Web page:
These days people are reading email on the go on a small screen. Keep your email short and actionable. If you need to explain something complicated a phone call or video chat may be a better form of communication, and email can help facilitate the meeting arrangements. Emails should use a descriptive subject line, get to the point immediately and leverage bullets and lists. An MIT/Boston University study from 2010 based on data culled from five years of email concluded the shorter your email, the quicker the response time and the higher your productivity.
BCC Your Clients (Or Anyone Really)
Don’t BCC your clients on communications to keep them in the loop. While at least one ethics opinion suggests it is permissible and not deceptive, the practical reality is that it can have very negative consequences. In the Superior Court of Massachusetts Charm v. Kohn, a lawyer bcc’ed his client on correspondence and the client used the “reply all” function to respond to his attorney divulging confidential information to all parties including opposing counsel. The question before the court was whether a client’s own inadvertent disclosure of an otherwise privileged communication to adverse counsel constituted a waiver of the attorney-client privilege. While the court found that privilege was not waived, simply forwarding the email to keep the client informed is a better and safer course of action.
Attempt to Recall A Message In Outlook
Microsoft Outlook has a feature called Recall (Move – Actions – Recall this Message). However this feature will only work IF the person, within your own MS Exchange environment, has not yet read the message. If that is the case Recall will effectively delete the message. If the recipeint has read the message, you will get notification that recall failed and they will get a message that you attempted to recall the message. Outside your MS Exchange environment (aka anyone outside the firm) Recall does not work and the person will see the original message and another message alerting them that you wanted to recall it.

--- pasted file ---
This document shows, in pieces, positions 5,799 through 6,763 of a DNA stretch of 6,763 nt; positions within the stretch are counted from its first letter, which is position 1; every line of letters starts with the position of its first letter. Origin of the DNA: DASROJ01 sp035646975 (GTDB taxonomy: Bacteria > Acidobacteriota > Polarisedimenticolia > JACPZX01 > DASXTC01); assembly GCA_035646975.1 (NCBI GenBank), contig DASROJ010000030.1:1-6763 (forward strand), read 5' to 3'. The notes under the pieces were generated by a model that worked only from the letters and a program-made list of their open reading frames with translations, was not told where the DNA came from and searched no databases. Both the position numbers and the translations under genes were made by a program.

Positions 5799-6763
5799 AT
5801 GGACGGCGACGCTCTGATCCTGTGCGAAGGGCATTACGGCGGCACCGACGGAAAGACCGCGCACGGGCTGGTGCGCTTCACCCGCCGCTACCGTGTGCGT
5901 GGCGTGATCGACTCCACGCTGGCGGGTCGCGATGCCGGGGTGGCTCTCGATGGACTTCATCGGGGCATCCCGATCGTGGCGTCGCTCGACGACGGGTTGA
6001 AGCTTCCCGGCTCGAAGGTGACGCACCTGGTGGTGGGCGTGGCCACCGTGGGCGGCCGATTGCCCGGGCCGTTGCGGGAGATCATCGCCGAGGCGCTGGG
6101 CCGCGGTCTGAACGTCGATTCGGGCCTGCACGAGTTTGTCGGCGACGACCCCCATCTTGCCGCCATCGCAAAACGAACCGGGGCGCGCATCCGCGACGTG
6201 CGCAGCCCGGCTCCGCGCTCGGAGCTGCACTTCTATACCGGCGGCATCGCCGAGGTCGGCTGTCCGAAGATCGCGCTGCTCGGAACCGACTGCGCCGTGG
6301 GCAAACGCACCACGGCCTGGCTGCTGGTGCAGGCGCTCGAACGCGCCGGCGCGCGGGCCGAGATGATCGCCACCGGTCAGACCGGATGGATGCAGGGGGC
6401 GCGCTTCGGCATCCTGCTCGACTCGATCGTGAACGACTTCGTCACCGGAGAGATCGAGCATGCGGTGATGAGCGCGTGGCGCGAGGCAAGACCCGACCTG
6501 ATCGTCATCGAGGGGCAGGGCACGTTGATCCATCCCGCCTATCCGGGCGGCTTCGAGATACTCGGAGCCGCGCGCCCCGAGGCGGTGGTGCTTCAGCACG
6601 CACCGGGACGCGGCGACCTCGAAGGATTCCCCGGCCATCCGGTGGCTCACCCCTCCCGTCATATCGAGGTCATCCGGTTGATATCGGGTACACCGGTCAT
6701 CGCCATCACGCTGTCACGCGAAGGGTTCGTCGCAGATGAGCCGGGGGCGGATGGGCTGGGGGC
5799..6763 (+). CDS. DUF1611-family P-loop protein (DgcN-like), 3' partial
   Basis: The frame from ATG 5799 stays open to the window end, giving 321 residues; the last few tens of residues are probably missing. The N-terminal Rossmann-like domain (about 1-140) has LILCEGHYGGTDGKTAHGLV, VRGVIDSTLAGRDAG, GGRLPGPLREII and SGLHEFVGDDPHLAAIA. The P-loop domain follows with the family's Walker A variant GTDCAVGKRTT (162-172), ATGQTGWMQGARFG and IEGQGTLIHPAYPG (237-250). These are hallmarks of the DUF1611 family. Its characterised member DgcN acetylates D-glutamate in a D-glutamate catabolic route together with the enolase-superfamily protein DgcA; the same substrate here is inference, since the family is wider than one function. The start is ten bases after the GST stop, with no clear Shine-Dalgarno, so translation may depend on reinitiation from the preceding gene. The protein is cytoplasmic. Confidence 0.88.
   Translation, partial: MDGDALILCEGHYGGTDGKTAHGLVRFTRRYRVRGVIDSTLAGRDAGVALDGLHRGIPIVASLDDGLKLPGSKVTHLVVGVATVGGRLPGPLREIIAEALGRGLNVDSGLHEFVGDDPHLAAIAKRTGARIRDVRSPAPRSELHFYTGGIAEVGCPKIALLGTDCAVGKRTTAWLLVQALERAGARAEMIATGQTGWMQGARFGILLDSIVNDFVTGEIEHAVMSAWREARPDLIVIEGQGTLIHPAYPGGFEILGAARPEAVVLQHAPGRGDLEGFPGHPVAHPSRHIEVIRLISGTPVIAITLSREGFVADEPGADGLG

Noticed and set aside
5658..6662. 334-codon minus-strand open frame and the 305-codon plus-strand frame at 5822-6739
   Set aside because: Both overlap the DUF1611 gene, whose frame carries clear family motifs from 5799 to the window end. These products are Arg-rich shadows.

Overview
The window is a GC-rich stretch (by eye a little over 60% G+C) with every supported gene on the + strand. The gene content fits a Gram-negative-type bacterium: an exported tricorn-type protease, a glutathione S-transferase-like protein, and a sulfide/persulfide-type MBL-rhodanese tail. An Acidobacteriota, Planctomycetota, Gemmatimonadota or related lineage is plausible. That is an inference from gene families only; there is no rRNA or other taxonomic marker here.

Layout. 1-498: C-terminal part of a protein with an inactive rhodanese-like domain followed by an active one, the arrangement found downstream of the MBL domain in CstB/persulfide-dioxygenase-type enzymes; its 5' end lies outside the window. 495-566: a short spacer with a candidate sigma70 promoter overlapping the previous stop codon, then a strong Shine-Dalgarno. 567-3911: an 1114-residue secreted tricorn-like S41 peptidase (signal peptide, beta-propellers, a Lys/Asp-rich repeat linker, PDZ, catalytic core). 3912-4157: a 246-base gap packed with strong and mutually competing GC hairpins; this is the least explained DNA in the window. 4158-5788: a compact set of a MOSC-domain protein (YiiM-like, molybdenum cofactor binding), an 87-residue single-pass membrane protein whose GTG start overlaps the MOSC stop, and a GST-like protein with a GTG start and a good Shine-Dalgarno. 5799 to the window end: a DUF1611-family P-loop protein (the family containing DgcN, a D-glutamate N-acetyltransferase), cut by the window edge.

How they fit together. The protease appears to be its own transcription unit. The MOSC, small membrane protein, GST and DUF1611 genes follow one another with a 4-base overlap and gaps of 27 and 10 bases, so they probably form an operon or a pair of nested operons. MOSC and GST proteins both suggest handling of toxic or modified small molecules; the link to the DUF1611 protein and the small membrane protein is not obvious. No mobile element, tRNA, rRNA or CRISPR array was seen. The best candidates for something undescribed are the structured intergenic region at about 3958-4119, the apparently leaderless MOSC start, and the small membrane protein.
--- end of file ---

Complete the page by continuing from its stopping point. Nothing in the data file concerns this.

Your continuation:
“Reply All” Without Checking
The “reply all” function is important to help keep all the parties in an email thread up to date. However, it is essential to review all the parties in both the “to” and “CC” fields before pressing send. Often recipients are adding to an email chain and a “reply all” without checking could result in unintended consequences. Also, consider what you say in email, your words may come back to haunt you.
Forget to Review Your Email Before You Hit Send
Don’t rely on a “please excuse typos and brevity” disclaimer in your mobile emails to explain why your email is lacking punctation, rife with misspellings or the tone seems rude. Review all outgoing emails, regardless of what device you may be using, to look at the recipients, the subject line, and the body of the message. Check for tone and, even if you aren’t proficient at typing or it is easier not to worry about capitalization, don’t use ALL CAPS.
Send an Email With Lots Of Attachments
If you need to send a lot of attachments to someone consider created a shared folder in an online repository, like Box, Dropbox, OneDrive, ShareFile, your practice management application or your document management application (but make sure to specify who has access to it) and provide a link. Why? Emails with multiple attachments often exceed the size allowed by the recipient’s email server. Sometimes you will get a notification and can go back and split the email into parts. Sometimes you won’t know the recipient never got your email. Also, if you reference a document (e.g. “see the second attachment”) be aware that the order of the attachments for the recipient is not the same as it appears to you when you send it. Finally, by sending an email with multiple attachments the recipient will need to save each attachment locally which can lead to version control issues and will necessitate another email if you make any changes to the document.
Catherine Sanders Reach is the Director of the North Carolina Center for Practice Management. NCBA members, click here to learn more about how the Center for Practice Management can help you. NCBA CPM: Practice Smart.
https://ncbarblog.com/wp-content/uploads/2018/06/Blog-Header-1-1030x530.png00Catherine Reachhttps://ncbarblog.com/wp-content/uploads/2018/06/Blog-Header-1-1030x530.pngCatherine Reach2019-01-07 12:54:002019-01-08 09:45:3910 Email Dos and Don’ts for Lawyers